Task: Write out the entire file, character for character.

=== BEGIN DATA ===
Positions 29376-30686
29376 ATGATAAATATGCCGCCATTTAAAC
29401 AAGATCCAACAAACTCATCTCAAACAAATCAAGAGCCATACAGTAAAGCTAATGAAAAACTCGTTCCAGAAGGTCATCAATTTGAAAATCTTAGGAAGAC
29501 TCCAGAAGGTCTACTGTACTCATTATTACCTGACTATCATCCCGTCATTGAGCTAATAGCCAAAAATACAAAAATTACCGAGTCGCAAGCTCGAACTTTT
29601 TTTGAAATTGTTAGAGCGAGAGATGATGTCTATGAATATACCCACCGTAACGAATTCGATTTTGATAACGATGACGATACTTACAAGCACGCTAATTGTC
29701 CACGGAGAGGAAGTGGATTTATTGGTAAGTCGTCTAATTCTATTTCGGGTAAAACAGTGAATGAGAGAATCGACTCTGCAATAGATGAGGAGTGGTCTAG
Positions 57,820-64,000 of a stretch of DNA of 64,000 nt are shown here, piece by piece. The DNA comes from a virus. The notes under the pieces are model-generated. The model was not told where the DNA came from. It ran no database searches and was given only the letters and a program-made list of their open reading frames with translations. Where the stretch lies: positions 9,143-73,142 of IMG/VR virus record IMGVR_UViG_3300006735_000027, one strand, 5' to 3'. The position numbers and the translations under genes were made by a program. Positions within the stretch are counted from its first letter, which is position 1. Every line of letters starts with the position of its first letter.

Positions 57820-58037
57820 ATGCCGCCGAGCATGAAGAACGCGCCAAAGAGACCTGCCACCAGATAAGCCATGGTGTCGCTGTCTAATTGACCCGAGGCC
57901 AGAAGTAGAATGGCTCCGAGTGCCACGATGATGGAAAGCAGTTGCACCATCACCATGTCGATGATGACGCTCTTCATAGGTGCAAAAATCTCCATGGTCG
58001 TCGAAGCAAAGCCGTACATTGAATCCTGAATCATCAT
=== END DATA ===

Positions 29376-30686
29376 ATGATAAATATGCCGCCATTTAAAC
29401 AAGATCCAACAAACTCATCTCAAACAAATCAAGAGCCATACAGTAAAGCTAATGAAAAACTCGTTCCAGAAGGTCATCAATTTGAAAATCTTAGGAAGAC
29501 TCCAGAAGGTCTACTGTACTCATTATTACCTGACTATCATCCCGTCATTGAGCTAATAGCCAAAAATACAAAAATTACCGAGTCGCAAGCTCGAACTTTT
29601 TTTGAAATTGTTAGAGCGAGAGATGATGTCTATGAATATACCCACCGTAACGAATTCGATTTTGATAACGATGACGATACTTACAAGCACGCTAATTGTC
29701 CACGGAGAGGAAGTGGATTTATTGGTAAGTCGTCTAATTCTATTTCGGGTAAAACAGTGAATGAGAGAATCGACTCTGCAATAGATGAGGAGTGGTCTAG
Positions 57,820-64,000 of a stretch of DNA of 64,000 nt are shown here, piece by piece. The DNA comes from a virus. The notes under the pieces are model-generated. The model was not told where the DNA came from. It ran no database searches and was given only the letters and a program-made list of their open reading frames with translations. Where the stretch lies: positions 9,143-73,142 of IMG/VR virus record IMGVR_UViG_3300006735_000027, one strand, 5' to 3'. The position numbers and the translations under genes were made by a program. Positions within the stretch are counted from its first letter, which is position 1. Every line of letters starts with the position of its first letter.

Positions 57820-58037
57820 ATGCCGCCGAGCATGAAGAACGCGCCAAAGAGACCTGCCACCAGATAAGCCATGGTGTCGCTGTCTAATTGACCCGAGGCC
57901 AGAAGTAGAATGGCTCCGAGTGCCACGATGATGGAAAGCAGTTGCACCATCACCATGTCGATGATGACGCTCTTCATAGGTGCAAAAATCTCCATGGTCG
58001 TCGAAGCAAAGCCGTACATTGAATCCTGAATCATCAT